Thinking Creatively by Guest Blogger Rhona Matheson
I’m delighted that Tracy has invited me to take over her blog this week. My name is Rhona Matheson and I am Director of an organisation called Starcatchers. Starcatchers is an arts organisation which develops and presents performances and creative experiences for babies and toddlers in Scotland. Our vision is driven by a desire to inspire our youngest children and the adults who care for them through high quality, innovative experiences. We have worked in a number of different communities with a range of artists since 2006 and engaged with thousands of babies, toddlers, their parents, carers and educators in the process.
When we first began as a pilot project in Muirhouse in Edinburgh, people thought we were crazy, that very young children wouldn’t be able to sit still for long enough to engage with performances and what need was there for this type of experience anyway?
From an audience perspective it was clear, almost immediately that very young children could engage with performance – after all, performance is just an extension of play and what we do is play in a different way. It was the adults in the room, including those of us working on the project, who were amazed that babies from as young as 5 months old could sit still and engage with a live experience taking place in front of them.
Since our first production, Little Light, in February 2007, we have presented a wide range of performance experiences and workshops - from traditional theatre shows where the audience sits and watches, to performance workshops where the children can interact and get involved with the action or engage in play, to visual art installations, we have even had a performance taking place in a swimming pool! All of these experiences have a place in the creative early years landscape and it has been fantastic to see other artists and companies engage with this audience and make their own work for early years.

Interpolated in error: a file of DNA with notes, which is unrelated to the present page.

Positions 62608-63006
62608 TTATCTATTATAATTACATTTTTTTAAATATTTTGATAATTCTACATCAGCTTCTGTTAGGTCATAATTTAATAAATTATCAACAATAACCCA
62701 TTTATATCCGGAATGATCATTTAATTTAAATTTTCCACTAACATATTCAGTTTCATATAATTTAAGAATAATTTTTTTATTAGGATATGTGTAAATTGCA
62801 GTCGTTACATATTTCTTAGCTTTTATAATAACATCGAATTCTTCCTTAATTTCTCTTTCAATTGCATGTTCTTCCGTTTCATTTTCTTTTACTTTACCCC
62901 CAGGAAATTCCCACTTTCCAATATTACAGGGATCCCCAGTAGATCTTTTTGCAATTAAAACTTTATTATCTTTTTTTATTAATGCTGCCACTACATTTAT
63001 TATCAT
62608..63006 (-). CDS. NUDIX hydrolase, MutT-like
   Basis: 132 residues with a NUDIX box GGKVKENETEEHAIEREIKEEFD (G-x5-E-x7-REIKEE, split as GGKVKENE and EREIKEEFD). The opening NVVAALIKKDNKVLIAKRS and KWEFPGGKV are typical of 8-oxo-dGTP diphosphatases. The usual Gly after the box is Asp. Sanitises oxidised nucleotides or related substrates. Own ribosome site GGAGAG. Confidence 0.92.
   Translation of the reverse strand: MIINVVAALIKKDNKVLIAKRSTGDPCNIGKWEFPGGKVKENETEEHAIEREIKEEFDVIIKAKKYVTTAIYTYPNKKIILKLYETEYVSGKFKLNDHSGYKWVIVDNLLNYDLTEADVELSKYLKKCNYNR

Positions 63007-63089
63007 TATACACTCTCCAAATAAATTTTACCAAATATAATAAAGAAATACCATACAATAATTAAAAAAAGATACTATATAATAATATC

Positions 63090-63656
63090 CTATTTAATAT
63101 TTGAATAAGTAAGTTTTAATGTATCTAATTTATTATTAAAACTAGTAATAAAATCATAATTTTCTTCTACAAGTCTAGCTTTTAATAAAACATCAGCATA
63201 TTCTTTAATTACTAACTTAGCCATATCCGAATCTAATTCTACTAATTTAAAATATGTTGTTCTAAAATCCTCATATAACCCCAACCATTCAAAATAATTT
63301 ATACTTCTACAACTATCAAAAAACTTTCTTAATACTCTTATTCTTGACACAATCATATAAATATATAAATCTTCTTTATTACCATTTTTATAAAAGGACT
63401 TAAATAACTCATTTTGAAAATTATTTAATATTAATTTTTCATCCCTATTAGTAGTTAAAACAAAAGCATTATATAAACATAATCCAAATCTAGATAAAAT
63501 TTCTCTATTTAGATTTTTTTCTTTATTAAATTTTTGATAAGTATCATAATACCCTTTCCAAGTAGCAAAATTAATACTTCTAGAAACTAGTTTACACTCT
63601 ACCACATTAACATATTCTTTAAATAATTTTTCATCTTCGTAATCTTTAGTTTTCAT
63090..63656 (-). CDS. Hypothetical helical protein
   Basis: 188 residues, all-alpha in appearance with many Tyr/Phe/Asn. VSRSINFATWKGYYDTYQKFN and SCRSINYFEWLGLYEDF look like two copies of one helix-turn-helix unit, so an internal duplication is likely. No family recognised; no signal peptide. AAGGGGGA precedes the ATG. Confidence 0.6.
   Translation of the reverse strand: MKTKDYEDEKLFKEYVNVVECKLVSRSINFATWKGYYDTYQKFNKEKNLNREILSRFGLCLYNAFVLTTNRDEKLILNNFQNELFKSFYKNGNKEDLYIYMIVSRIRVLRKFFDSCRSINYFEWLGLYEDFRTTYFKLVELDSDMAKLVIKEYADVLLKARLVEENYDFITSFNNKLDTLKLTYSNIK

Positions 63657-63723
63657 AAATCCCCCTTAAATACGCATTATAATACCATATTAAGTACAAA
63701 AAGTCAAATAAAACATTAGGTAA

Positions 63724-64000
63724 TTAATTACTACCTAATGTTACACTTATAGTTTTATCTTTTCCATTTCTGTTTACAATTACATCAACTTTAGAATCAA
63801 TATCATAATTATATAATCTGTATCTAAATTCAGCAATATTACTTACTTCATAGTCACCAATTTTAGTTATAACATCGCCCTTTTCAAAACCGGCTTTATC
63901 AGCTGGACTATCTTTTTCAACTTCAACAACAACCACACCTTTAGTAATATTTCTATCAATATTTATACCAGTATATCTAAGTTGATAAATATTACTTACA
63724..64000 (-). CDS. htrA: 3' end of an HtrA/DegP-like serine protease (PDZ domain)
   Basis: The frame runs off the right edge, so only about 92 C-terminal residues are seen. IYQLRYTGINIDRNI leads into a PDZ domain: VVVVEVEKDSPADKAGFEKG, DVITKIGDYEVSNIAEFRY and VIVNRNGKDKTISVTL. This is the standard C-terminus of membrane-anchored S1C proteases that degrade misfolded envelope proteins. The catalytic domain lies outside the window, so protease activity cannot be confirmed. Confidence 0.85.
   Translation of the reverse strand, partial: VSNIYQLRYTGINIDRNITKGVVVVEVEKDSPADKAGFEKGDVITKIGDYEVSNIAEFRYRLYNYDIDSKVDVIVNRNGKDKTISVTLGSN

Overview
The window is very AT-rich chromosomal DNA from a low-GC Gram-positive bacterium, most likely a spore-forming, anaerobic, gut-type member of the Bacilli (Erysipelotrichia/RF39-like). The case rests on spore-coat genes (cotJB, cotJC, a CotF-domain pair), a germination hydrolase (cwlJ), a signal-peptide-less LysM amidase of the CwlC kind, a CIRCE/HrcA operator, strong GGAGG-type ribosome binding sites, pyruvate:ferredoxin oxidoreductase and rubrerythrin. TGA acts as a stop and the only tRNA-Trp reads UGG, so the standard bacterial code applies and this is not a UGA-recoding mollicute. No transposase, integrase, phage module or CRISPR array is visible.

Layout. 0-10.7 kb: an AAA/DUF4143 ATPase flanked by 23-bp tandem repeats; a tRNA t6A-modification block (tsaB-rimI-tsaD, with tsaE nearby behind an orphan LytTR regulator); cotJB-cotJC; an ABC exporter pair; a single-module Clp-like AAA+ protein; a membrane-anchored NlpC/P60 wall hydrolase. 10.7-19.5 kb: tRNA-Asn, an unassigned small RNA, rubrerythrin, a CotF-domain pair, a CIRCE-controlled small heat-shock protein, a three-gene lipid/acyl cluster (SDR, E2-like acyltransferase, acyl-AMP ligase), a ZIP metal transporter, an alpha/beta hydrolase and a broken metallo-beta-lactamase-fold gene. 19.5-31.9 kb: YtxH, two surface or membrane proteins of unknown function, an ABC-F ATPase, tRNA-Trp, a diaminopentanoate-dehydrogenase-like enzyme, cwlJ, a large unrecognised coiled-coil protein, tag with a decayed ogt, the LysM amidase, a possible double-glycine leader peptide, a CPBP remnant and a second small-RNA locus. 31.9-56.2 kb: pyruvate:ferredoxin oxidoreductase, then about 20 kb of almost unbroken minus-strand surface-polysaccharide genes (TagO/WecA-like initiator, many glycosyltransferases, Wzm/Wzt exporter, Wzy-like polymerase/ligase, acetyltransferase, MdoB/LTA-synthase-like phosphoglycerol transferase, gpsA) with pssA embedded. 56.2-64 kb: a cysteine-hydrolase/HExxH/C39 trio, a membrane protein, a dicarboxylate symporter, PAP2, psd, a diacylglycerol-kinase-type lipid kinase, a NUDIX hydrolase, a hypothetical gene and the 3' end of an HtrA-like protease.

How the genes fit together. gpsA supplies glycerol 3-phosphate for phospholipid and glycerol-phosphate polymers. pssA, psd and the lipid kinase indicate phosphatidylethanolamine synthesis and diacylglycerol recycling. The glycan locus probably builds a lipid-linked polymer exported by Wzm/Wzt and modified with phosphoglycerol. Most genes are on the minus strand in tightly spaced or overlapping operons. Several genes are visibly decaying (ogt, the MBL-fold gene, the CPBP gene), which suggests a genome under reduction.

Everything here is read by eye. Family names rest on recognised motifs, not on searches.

In parallel with the development of our work, there has been a shift in perceptions of theatre for the very young with a number of artists and theatre companies beginning to explore making work for this age group. Whilst there are still people who are uncertain about the relevance of this work, increasingly we are making connections with other sectors and professionals engaging with early years in Scotland including education, health and social work. These professionals can see how the types of experiences presented by Starcatchers and the artists we work with can support early development and sit alongside reading, music and other activities that parents and nurseries are participating in.
The most satisfying part of my job is to sit with an audience of very young children and watch how they respond and interact with the experience presented to them. The natural curiosity that children have combined with their need to connect to those around them, make very young children a very natural audience. Their response is immediate which is both challenging and inspiring for artists and their response to performances draws their parents and carers in to the experience, making it something that they have shared together.
It is this response as well as the positivity of the parents and carers which spur me on to keep moving Starcatchers forward. Children of all ages have a right to access arts and culture – the arts aren’t an optional extra but form a fundamental part of all of us as human beings. By stimulating play through creativity and the arts we are supporting very young children to explore the world around them.
For more information about Starcatchers log on to www.starcatchers.org.uk